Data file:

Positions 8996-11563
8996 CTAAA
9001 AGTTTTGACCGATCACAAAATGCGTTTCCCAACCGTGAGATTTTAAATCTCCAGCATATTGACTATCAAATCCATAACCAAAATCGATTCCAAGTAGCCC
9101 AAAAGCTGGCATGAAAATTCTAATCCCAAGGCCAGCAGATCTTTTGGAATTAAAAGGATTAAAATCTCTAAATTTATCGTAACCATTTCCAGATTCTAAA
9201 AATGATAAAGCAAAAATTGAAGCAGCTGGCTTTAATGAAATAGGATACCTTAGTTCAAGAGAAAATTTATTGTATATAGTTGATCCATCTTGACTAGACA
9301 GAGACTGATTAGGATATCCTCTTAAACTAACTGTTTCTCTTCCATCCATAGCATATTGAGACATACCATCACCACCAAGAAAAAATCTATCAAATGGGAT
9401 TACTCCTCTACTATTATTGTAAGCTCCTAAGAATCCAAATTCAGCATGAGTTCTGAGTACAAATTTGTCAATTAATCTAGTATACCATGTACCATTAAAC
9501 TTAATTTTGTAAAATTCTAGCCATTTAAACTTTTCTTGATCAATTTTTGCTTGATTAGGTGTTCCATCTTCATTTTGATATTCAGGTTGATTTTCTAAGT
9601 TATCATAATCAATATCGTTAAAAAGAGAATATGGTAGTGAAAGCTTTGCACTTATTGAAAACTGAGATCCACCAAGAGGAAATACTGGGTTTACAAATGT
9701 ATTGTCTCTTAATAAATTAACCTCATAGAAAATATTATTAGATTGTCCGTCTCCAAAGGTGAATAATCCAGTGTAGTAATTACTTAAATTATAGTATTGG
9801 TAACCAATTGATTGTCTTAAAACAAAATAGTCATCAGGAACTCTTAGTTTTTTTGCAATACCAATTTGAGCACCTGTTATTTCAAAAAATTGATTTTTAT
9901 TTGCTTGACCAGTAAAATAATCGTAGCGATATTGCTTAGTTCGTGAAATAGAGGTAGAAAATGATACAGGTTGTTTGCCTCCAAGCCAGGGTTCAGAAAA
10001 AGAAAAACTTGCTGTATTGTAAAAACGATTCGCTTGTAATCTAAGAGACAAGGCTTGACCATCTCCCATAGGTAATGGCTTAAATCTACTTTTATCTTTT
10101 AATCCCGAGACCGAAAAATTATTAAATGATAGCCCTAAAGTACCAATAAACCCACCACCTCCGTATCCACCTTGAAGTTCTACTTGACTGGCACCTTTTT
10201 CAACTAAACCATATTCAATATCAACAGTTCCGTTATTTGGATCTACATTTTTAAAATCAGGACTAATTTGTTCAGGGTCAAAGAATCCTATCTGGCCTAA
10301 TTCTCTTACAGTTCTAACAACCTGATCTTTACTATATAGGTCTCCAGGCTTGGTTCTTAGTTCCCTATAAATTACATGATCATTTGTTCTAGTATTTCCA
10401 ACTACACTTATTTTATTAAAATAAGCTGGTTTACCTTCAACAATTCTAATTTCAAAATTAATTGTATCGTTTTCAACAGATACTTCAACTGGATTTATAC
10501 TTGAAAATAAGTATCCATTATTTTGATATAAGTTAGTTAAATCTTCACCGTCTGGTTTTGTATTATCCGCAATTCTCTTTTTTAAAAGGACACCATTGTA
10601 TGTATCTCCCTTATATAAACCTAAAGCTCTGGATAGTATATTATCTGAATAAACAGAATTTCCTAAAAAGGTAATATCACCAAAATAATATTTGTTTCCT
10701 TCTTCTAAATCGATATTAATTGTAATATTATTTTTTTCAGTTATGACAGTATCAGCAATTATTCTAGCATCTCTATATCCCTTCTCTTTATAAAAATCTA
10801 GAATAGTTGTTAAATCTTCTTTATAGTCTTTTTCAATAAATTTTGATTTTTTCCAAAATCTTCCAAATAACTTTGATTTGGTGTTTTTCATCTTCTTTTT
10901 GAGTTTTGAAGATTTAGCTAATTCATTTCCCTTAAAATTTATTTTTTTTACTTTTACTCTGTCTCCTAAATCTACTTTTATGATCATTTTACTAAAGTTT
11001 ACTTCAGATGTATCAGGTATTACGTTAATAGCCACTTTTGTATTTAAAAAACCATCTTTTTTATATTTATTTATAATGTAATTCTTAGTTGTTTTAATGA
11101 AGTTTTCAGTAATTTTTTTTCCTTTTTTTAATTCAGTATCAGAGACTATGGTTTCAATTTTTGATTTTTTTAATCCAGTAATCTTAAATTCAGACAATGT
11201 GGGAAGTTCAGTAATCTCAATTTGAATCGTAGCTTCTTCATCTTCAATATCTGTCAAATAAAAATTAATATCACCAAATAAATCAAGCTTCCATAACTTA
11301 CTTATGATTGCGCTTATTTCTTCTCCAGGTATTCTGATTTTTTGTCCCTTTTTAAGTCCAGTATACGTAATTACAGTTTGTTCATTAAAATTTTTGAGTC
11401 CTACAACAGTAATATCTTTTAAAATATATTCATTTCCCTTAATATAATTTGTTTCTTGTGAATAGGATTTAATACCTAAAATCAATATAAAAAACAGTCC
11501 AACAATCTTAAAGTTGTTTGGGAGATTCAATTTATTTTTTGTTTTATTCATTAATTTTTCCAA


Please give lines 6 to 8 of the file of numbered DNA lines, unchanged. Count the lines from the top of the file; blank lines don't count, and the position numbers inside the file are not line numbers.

9301 GAGACTGATTAGGATATCCTCTTAAACTAACTGTTTCTCTTCCATCCATAGCATATTGAGACATACCATCACCACCAAGAAAAAATCTATCAAATGGGAT
9401 TACTCCTCTACTATTATTGTAAGCTCCTAAGAATCCAAATTCAGCATGAGTTCTGAGTACAAATTTGTCAATTAATCTAGTATACCATGTACCATTAAAC
9501 TTAATTTTGTAAAATTCTAGCCATTTAAACTTTTCTTGATCAATTTTTGCTTGATTAGGTGTTCCATCTTCATTTTGATATTCAGGTTGATTTTCTAAGT